According to the CDP’s latest Supply Chain report, the emissions located in the supply chain are on average four times as high as those from direct operations. Scope 3 emissions – that is, indirect upstream and downstream emissions that occur in the value chain – are increasingly important in being tracked and monitored. After all, firms that join the Science Based Target initiative (SBTi) must set ambitious Scope 3 targets when these emissions are more than 40% of an organisation’s total carbon load.
With apparel brands, for example, up to 90% of emissions come from the value chain, and while multi-tenure landlords are making efforts to cut emissions from their offices and fleet, this is dwarfed by their oft-reported +99% Scope 3 emissions.
But there are opportunities to be had by reducing supply chain-based emissions. As Cynthia Cummis, WRI’s director of private sector climate mitigation and member of the SBTi steering committee says in reference to apparel: “Companies share many of the same suppliers, so setting ambitious value chain targets will open up a great deal of opportunity for collaboration, innovation and efficiency across the industry.”
CDP’s report notes that companies are increasingly working on it, with more than a third (34%) of responding suppliers disclosing Scope 3 emissions. Meanwhile, less than a quarter (23%) of suppliers who responded said they engage their own suppliers on emissions reductions. So, as the report points out, this is an as-yet largely untapped source of cost savings from carbon emissions.
While companies focus more on the emissions they are more able to influence, looking at Scope 3 can offer a lot to an emission-cutting strategy by demonstrating leadership, mitigating risks and keeping stakeholders happy.
But how, when it is tricky to manage and measure Scope 3 emissions, can companies go about that?
Well, althought most Scope 3 categories being absent from SBTi’s online tool, the method can still help companies identify carbon ‘hot spots’ in their value chains. In order to identify these hot spots, the Science-based Targets Setting Manual says constructing a Scope 3 inventory is critical. It points to the GHG Protocol Corporate Value Chain (Scope 3) Accounting and Reporting Standard by the World Resources Institute (WRI) and the World Business Council for Sustainable Development (WBCSD) on how to complete an inventory. By answering questions about their organisation and activities – such as procuring goods and services and transporting materials – companies of any size can gauge their Scope 3 inventory.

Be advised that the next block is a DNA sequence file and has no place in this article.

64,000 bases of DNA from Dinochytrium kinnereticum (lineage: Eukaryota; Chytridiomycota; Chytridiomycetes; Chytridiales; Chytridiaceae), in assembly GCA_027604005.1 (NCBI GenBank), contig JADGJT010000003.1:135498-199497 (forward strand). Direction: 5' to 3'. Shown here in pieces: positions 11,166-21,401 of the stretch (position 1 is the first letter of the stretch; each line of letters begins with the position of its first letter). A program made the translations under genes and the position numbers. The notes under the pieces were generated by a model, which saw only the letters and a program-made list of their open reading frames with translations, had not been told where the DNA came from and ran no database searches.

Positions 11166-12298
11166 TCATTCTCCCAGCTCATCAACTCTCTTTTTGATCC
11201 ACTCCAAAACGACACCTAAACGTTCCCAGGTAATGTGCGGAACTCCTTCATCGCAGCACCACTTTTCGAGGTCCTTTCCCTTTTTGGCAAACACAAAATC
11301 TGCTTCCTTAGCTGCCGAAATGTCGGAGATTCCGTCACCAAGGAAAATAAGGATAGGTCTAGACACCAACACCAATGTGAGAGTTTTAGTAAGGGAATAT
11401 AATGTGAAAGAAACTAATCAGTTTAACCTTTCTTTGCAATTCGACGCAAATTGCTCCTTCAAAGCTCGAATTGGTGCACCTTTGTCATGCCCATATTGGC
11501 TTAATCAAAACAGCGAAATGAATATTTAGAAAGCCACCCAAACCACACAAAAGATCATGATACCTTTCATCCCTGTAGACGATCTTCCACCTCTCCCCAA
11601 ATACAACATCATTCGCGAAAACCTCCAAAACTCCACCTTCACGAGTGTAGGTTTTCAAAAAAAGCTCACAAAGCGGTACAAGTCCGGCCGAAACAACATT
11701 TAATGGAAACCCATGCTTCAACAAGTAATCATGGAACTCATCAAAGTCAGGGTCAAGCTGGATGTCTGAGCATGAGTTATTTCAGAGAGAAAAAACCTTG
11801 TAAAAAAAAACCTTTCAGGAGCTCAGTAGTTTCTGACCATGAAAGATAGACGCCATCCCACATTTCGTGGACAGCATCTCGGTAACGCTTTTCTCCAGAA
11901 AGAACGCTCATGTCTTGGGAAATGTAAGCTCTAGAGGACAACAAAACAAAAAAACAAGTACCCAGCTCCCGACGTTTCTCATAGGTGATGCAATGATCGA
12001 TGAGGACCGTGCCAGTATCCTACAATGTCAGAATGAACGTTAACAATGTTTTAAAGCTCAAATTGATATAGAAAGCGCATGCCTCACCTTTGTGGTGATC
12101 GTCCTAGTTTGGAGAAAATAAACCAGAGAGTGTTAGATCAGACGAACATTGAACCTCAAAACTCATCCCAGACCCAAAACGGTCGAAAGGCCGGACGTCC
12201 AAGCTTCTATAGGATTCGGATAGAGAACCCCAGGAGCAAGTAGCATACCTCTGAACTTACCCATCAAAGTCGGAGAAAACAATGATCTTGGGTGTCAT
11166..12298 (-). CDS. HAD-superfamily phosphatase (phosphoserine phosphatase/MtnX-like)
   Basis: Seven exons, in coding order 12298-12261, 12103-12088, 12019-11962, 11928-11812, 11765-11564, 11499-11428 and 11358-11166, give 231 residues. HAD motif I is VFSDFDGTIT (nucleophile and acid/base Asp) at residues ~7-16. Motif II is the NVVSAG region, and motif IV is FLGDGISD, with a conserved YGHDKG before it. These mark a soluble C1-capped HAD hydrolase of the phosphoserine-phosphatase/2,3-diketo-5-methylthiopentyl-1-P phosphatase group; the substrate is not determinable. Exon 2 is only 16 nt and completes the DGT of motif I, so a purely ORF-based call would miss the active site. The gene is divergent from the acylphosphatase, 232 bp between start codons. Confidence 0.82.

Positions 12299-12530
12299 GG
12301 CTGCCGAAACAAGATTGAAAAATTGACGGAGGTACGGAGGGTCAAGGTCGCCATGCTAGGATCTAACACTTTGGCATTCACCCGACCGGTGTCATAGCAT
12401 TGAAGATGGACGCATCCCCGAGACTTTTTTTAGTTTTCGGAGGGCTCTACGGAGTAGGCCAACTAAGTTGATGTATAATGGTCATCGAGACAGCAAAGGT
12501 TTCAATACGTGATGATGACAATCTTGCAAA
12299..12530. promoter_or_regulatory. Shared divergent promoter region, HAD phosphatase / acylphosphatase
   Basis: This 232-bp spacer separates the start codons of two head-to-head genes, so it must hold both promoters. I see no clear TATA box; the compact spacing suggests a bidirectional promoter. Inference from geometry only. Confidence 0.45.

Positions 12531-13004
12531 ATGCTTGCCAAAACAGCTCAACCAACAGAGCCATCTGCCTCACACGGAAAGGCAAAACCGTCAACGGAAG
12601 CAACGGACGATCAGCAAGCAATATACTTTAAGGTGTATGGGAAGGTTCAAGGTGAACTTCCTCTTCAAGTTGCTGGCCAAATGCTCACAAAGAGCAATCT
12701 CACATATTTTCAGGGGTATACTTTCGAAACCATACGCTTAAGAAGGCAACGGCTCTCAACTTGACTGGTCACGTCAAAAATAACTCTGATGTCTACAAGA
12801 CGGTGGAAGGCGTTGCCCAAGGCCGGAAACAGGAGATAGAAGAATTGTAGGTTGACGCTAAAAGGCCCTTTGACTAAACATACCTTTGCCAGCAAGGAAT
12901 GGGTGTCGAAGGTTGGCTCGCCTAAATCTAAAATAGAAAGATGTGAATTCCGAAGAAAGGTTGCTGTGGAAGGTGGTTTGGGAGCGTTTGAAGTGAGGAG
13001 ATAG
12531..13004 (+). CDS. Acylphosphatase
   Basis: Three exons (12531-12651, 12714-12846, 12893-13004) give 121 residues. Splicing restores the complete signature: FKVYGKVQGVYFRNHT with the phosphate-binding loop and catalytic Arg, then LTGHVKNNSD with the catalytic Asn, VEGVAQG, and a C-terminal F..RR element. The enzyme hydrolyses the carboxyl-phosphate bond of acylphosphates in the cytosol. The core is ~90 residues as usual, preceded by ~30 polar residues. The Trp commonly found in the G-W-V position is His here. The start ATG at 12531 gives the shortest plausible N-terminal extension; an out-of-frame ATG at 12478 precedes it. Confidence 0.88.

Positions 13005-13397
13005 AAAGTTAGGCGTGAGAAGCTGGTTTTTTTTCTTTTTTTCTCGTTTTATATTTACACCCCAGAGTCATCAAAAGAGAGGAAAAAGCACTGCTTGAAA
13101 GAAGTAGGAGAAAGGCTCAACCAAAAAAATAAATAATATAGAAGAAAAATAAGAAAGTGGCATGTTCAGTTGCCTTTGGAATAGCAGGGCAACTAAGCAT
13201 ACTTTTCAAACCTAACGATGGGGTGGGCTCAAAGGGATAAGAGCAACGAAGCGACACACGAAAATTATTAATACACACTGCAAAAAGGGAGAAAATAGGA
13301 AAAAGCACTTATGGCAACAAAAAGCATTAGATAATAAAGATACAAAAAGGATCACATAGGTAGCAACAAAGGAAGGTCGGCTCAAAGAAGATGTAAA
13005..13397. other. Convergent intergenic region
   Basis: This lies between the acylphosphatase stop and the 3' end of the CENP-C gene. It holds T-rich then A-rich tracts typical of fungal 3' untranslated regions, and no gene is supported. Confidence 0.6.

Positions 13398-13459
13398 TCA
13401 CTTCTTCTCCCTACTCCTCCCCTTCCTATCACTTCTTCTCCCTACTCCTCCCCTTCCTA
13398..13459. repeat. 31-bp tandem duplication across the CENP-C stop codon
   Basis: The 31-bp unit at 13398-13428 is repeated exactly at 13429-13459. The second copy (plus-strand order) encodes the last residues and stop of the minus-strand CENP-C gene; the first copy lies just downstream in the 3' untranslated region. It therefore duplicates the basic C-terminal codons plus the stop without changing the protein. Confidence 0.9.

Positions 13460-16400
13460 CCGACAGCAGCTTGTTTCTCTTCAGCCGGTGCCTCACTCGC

However, after initially using the tool’s data set, companies should endeavour to collect primary data for those areas shown to be a significant source of emissions.
With an inventory at their fingertips, firms can pinpoint the emissions source categories to address, and then devise a target and level of ambition.
Software is an effective and increasingly essential tool in mapping impacts beyond a company’s own operations. UL’s Product Supply Chain Intelligence solution, for example, has information on thousands of ingredients, materials, components and finished products, so companies can make informed decisions about the materials they use in their products. Or the PURE Supply Chain solution allows firms to communicate with suppliers, identify risks and drive improvement, all in real time.
Simply gauging a baseline for Scope 3 emissions can be challenging, which is why collecting data from suppliers and engaging with them is key to setting ambitious targets.